Risk classification update11
In October 2016, against the backdrop of fast-increasing PTC (especially PTMC) incidence, the American Joint Committee on Cancer (AJCC) published its 8th edition of the AJCC/TNM cancer staging system.
In the new staging system, thyroid cancers range from stage I to stage IV, with higher stages indicating greater spread. The system, which stages thyroid cancers in accordance with the size of the tumor (T), the spread to nearby lymph nodes (N), and the spread, or metastasis to distant sites, is one of the most important tools for underwriting and claims assessment.
The two main differences in the new staging system are:
- The age cutoff for stage I thyroid cancers has been raised from 45 to 55
- The definition of T3 disease has removed regional lymph node metastases and microscopic extrathyroidal extension
In other words, the new staging guidelines move a significant number of higher-stage thyroid cancer patients to lower stages. A significant number of patients between ages 45 and 54 with low lymph node spread and no metastasis (N1, M0) will automatically be downstaged to stage I, and older patients will be downstaged to either stage I (≥ 55 years old, minor extrathyroidal extension, N0, M0) or stage II (≥ 55 years old, N1, M0). In addition, all patients with differentiated thyroid cancer (≤ 4 cm) confined to the thyroid will be classified as stage I. The prior edition had classified smaller tumors (≤ 2 cm) as stage I and larger tumors (2 cm - 4 cm) as stage II.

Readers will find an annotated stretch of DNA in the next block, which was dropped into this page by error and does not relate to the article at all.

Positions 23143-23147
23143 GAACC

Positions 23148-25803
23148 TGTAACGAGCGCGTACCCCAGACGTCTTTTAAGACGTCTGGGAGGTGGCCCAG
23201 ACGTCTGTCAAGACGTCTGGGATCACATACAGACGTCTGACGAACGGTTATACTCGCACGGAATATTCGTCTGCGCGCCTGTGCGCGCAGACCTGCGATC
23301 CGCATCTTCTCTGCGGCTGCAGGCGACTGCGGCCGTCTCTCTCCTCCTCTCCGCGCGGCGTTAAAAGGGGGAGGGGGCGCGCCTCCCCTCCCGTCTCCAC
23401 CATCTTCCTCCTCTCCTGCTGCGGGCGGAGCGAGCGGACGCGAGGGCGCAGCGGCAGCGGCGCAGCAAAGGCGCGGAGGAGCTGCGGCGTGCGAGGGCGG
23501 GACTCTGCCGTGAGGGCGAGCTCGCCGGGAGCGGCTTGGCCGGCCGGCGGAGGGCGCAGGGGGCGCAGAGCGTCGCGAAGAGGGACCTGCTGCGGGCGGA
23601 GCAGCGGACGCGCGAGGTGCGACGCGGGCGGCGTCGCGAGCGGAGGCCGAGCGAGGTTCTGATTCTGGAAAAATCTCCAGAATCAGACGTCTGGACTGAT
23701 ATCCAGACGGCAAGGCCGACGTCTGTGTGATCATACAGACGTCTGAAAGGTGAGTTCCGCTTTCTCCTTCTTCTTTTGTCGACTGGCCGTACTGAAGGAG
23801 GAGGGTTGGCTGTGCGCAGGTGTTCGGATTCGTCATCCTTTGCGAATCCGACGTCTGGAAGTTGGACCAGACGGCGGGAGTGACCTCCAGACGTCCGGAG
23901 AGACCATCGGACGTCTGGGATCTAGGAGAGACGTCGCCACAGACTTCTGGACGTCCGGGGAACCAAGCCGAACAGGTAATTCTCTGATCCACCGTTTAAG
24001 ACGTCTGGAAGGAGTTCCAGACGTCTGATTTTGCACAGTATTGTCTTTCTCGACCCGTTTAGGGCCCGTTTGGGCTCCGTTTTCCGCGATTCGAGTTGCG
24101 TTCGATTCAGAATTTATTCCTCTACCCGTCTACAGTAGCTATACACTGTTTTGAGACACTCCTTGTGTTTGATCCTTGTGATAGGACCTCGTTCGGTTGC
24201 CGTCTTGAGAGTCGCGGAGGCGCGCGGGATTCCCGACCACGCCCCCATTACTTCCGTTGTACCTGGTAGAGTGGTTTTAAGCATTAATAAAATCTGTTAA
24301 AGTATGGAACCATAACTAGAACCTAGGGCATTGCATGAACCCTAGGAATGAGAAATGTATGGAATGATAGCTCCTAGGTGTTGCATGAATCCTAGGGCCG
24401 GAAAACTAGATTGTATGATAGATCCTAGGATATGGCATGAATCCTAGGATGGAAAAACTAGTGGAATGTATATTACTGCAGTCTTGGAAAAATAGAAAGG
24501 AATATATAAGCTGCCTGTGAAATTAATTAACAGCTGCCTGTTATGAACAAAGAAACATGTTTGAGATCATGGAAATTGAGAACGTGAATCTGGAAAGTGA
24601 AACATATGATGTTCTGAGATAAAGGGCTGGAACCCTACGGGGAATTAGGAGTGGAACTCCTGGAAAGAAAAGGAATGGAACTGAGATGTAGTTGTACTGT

Based on this new edition, many substandard or postponed cases will be issued at standard, and many thyroid cancer cases that were earlier defined as stage T2 and T3 are now to be classified as stage T1 and excluded from cancer claims but transferred into early-stage cancer group. This may impact underwriting manuals, CI definitions, and pricing bases.
Increased use of ultrasound screening over the past few decades has greatly increased detection of thyroid cancer, especially papillary and early-stage tumors, resulting in a large increase in incidence of thyroid cancer. Not all of the increase in incidence, however, can be explained by overdiagnosis. Other risk factors, including radiation exposure, iodine intake, obesity, diabetes, estrogen supplementation, reproductive factors, and Hashimoto’s thyroiditis, can be considered possible causes.
The u-shaped curve describing the relationship between iodine intake and thyroid disorders reflects the fact that both deficient and excessive iodine intake can impair thyroid gland function. Thus, iodized salt programs should be carefully monitored to provide adequate but not excess iodine intake.